Did you get your closed beta invite for Warlords of Draenor yet? Me either. Although, I can't fault Blizzard for not sending a magic key my way. I mean, until recently when I decided to hang out with some friends in Azeroth again, my account had laid dormant for over three years. If I had known how easy it was to unlock my account (Blizzard locks inactive accounts after a certain period as a safety precaution, I learned), I probably would have gone through this earlier. Seriously, I was so impressed with Blizzard customer service that I went out of my way to figure out how to leave feedback so I could say something nice to the CSR who helped me out. I'm getting off track here. Let's get back to one of my favorite things ever in gaming, beta rage.
You might have recently read that World of Warcraft is the game people love to hate, and with one small tweet from Community Manager Bashiok, the hate pile only continues. He made the mistake of saying that veteran players would be getting keys, but then didn't define veteran. Naturally, everyone responding said they, too, were veterans and wanted to know where their keys were. Without “veteran” defined, people were saying that their three-year old accounts should naturally be flagged for beta. One poor guy with an account as old as mine (day one, thank you) wanted to know if his ten-year old account would be eligible. It was then that we learned that eligibility became more like luck at roulette and less about status. We still don't know what veteran means.
Warlords of Draenor, World of Warcraft's highly anticipated expansion, will be out sometime this fall and is now transitioning from alpha to closed beta. Discussing who is getting in has become a hot topic amongst my friends and the WoW community at large. This news of veterans is certainly bringing up a whole slew of conspiracies. As someone who's worked in community management for the gaming industry for so long, this is my version of a roadside wreck that I'm rubbernecking at, because I cannot look away. While I certainly feel for Bashiok being the focus of so much rage, I am sadistically enjoying the community talking about burns and face slaps, and watching the rage flow through them.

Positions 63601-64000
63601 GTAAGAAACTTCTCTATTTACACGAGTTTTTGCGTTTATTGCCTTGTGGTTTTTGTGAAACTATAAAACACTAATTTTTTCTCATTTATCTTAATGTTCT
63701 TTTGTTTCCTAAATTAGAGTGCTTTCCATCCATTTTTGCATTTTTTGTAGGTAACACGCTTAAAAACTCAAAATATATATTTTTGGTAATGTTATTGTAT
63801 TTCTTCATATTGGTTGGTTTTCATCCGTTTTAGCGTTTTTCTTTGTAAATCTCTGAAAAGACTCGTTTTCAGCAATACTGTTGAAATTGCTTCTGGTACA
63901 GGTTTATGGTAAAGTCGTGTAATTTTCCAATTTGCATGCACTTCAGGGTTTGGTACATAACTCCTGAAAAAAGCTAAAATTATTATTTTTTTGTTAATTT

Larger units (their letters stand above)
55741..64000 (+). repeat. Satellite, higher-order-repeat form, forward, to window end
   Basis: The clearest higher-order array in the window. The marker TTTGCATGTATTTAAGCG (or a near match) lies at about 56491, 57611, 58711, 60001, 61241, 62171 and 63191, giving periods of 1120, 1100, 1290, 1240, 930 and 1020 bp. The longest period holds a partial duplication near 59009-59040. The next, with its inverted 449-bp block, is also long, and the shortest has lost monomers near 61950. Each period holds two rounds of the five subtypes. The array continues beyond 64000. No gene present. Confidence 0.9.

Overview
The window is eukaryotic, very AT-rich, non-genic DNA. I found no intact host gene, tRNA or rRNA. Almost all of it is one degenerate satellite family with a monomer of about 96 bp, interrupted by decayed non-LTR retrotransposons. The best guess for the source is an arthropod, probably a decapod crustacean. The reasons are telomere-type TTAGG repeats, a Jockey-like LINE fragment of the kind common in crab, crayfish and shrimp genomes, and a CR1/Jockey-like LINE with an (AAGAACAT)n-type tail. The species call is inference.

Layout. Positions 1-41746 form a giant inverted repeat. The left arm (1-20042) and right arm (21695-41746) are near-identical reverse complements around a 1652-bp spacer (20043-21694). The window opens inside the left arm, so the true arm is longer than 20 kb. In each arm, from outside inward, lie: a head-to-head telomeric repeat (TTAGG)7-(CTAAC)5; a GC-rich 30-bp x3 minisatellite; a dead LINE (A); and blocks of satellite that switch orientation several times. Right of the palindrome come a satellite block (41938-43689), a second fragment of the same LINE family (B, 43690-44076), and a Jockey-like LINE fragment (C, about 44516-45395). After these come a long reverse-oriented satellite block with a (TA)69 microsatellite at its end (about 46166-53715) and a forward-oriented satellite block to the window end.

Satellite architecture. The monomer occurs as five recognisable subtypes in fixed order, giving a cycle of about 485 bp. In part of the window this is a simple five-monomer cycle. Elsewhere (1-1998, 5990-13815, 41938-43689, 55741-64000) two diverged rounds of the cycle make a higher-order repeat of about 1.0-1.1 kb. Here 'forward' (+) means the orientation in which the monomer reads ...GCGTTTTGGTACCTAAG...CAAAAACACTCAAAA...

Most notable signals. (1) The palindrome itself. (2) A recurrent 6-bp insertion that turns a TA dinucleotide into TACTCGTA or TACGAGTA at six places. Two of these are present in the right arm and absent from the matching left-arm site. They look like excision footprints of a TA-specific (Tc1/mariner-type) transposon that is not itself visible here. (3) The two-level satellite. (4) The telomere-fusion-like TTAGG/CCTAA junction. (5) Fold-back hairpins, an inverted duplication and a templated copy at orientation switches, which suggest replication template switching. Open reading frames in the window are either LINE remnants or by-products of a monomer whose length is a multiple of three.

While I don't mind a lot of the handholding in modern MMOs, and even though I feel like it makes me a lazy gamer, having to not search for hours to figure something out is kind of nice. On the other hand, my first MMO was EverQuest, which I started playing in May of 1999. When Rise of Kunark, EverQuest's first expansion, launched, server instability was the norm and not the exception. I remember working on my bard's epic, the Singing Short Sword, which required drops from both Nagafen and Vox. Pre-expansion, they were the premier raiding goals, the two lover dragons separated and eternally imprisoned away from each other. Each dragon had a seven-day respawn timer and had the chance to drop what folks needed for various epics, which then would be rolled for and given to the lucky winner. Because they also spawned on server restarts, Kunark's launch meant that I was once able to kill Vox four times in one day, giving me the drop I needed for my epic. Luckily, these dragons were fairly PUG-able at this point and I didn't have to rely on my guild, even though we were one of the top three raiding guilds on our server. I hate to be one of those “back in my day” gamers, but I think sitting through all of this taught me patience and understanding with MMOs.
OK, so I am going to “back in my day” a bit here because back in my day, we would sit around in IRC waiting for servers to be available. We understood that our fifteen bucks a month we paid in subscription fees meant access to the game, when it was available. Social media wasn't a thing yet and official forums weren't very common (my server, Tunare, had a community-run forum on Ezboard, which is now Yuku and surprisingly still used occasionally). We didn't have anywhere to direct all of our rage. In fact, outside of boredom and annoyance, we didn't really have much rage. So, where did people start getting ragey over this?
Yesterday, I wrote about people getting ragey at ArcheAge beta being pushed back “by weeks” and today, it's Warlords of Draenor's “veteran” invites. Where does this pure rage over not getting something for free come from and where does it end? As much as I want to ponder this, I guess I'll just go back to bumbling around with some pandas while I wait to see if I ever get a magical Blizzard key, or at least until the expansion's available to install.
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